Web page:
UCL Discovery
UCL home » Library Services » Electronic resources » UCL Discovery

The role of MRI-targeted biopsy in the diagnosis of prostate cancer

Kasivisvanathan, Veerappan; (2019) The role of MRI-targeted biopsy in the diagnosis of prostate cancer. Doctoral thesis (Ph.D), UCL (University College London). Green open access

[thumbnail of Thesis v12 ethesis.pdf]
Preview
Text
Thesis v12 ethesis.pdf - Submitted version

Download (6MB) | Preview

Abstract

Introduction: The existing standard of care for the diagnosis of prostate cancer, transrectal ultrasound guided prostate (TRUS) biopsy, can miss clinically important prostate cancer and over detect clinically unimportant cancer. Methods: I evaluated MRI followed by a targeted biopsy to MRI-suspicious areas (MRI-TB) as an alternative diagnostic test to TRUS biopsy in men with clinical suspicion of prostate cancer based on raised prostate specific antigen or abnormal digital rectal examination. I first evaluated MRI-TB in a single institution study compared to a detailed test of transperineal prostate biopsy to establish the technique’s promise. An international consortium with expertise in MRI-TB was established, amongst which we created reporting guidelines for studies of MRI-TB. In this consortium, we designed and carried out an international multicentre randomized-controlled trial comparing MRI-TB to TRUS biopsy in the detection of cancer. Results: In a single institutional study, I showed that MRI-TB detected a similar amount of clinically significant cancer to a transperineal prostate biopsy whilst requiring fewer biopsies. Within the START (STAndards for Reporting studies of MRI-Targeted biopsy) consortium, we developed international MRI-TB reporting guidelines and PRECISION (PRostate Evaluation for Clinically Important disease: Sampling using Image-guidance Or Not?), a 500 patient, 23-centre, randomized-controlled trial, comparing MRI-TB and TRUS biopsy. PRECISION showed that MRI-TB detected 38% of men with clinically significant prostate cancer (≥Gleason 3+4) compared to 26% for TRUS biopsy (p=0.005), detected fewer men with clinically unimportant prostate cancer (Gleason 3+3) (9 vs 22%, respectively, p < 0.001) and required fewer biopsies (median of 4 vs 12, respectively). Further, 28% of men in the MRI arm could avoid a biopsy and its discomfort and risks altogether. Conclusions: MRI±TB is an attractive test to rival TRUS biopsy as the standard of care for the diagnosis of prostate cancer. It can more efficiently identify men who would benefit from treatment and avoids the diagnosis of men who are less likely to benefit.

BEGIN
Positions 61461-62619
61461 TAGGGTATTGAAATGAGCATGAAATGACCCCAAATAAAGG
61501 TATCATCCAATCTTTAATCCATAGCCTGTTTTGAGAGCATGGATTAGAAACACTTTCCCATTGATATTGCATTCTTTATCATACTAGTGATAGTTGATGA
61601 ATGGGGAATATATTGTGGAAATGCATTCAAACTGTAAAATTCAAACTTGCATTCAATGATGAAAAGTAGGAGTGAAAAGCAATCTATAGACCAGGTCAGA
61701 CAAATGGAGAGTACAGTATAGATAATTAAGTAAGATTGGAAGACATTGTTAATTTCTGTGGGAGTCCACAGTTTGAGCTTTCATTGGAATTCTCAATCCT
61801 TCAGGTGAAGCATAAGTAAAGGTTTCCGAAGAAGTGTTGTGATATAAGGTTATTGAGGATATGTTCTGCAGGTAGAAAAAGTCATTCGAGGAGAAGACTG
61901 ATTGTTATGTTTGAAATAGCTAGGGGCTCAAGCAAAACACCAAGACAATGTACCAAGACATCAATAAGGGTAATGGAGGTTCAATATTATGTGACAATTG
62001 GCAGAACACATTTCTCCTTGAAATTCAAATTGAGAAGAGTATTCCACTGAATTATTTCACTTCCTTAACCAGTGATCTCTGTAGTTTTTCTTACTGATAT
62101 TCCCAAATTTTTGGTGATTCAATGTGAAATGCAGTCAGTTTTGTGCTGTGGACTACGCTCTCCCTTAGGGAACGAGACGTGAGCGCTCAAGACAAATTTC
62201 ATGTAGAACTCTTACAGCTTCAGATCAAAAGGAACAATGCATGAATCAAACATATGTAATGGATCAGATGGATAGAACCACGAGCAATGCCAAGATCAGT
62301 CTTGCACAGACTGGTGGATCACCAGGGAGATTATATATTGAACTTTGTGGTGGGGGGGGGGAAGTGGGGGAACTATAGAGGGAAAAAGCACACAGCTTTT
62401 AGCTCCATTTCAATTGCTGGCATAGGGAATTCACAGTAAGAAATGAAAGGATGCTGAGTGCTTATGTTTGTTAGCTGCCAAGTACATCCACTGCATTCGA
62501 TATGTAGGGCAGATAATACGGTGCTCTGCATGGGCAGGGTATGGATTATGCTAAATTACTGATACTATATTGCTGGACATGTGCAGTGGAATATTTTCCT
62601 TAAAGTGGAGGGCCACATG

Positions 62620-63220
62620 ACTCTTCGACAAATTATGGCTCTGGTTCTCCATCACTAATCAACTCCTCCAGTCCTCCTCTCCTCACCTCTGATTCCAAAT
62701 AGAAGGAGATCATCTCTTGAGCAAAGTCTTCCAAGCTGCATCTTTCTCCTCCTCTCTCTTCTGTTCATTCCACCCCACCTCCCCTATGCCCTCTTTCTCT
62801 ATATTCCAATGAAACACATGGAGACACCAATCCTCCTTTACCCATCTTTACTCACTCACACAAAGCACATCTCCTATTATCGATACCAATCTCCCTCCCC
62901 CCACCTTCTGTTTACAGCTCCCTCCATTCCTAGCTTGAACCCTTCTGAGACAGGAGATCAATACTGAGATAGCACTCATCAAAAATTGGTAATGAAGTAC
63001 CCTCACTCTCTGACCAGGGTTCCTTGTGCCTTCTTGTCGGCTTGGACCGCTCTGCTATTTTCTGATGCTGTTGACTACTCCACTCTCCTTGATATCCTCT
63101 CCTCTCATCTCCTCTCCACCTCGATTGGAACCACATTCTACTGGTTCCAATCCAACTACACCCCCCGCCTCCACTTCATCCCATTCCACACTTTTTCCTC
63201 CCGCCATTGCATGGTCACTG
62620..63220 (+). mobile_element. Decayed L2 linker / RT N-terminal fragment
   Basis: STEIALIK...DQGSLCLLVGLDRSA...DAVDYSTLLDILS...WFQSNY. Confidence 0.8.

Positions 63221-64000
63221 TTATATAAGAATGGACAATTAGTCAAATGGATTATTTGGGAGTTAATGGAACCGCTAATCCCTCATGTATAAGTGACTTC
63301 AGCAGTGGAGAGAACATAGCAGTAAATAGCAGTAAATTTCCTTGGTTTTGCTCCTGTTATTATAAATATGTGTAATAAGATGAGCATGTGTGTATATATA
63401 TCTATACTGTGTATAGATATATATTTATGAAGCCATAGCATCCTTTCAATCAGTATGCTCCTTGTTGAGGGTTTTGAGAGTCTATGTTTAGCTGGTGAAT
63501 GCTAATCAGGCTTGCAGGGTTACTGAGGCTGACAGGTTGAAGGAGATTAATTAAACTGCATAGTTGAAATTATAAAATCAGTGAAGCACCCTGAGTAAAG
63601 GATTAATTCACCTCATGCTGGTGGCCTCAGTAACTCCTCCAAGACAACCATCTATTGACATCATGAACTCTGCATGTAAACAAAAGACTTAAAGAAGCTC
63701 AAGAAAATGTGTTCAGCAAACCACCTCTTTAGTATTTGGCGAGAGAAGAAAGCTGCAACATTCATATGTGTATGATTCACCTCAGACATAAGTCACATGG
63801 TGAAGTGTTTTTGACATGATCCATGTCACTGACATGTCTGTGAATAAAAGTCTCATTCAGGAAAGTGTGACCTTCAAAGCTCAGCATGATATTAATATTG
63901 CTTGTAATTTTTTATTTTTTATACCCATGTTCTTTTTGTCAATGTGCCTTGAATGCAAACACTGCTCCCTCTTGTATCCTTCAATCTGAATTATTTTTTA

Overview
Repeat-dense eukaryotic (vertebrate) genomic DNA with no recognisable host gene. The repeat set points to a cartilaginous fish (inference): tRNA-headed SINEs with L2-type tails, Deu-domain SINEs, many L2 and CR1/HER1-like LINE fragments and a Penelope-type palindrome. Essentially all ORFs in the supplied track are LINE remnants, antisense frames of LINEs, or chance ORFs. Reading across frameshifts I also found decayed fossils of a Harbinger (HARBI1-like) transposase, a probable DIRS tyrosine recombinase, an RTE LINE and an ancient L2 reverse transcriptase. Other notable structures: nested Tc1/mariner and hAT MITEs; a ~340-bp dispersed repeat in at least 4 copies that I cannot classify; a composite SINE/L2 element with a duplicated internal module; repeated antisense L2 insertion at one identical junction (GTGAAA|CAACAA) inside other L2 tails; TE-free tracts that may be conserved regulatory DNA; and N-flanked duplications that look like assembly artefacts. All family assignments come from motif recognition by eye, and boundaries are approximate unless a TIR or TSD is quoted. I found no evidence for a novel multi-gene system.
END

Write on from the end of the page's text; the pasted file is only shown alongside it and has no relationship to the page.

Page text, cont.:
Type: Thesis (Doctoral)
Qualification: Ph.D
Title: The role of MRI-targeted biopsy in the diagnosis of prostate cancer
Event: UCL
Open access status: An open access version is available from UCL Discovery
Language: English
Additional information: Copyright © The Author 2019. Original content in this thesis is licensed under the terms of the Creative Commons Attribution 4.0 International (CC BY 4.0) Licence (https://creativecommons.org/licenses/by/4.0/). Any third-party copyright material present remains the property of its respective owner(s) and is licensed under its existing terms. Access may initially be restricted at the author’s request.
Keywords: MRI, Prostate biopsy, Targeted biopsy, Prostate cancer, Diagnosis
UCL classification: UCL
UCL > Provost and Vice Provost Offices
UCL > Provost and Vice Provost Offices > School of Life and Medical Sciences
UCL > Provost and Vice Provost Offices > School of Life and Medical Sciences > Faculty of Medical Sciences
UCL > Provost and Vice Provost Offices > School of Life and Medical Sciences > Faculty of Medical Sciences > Div of Surgery and Interventional Sci
UCL > Provost and Vice Provost Offices > School of Life and Medical Sciences > Faculty of Medical Sciences > Div of Surgery and Interventional Sci > Department of Targeted Intervention
URI: https://discovery.ucl.ac.uk/id/eprint/10078931
Downloads since deposit
61Downloads
Download activity - last month
Download activity - last 12 months
Downloads by country - last 12 months

Archive Staff Only

View Item View Item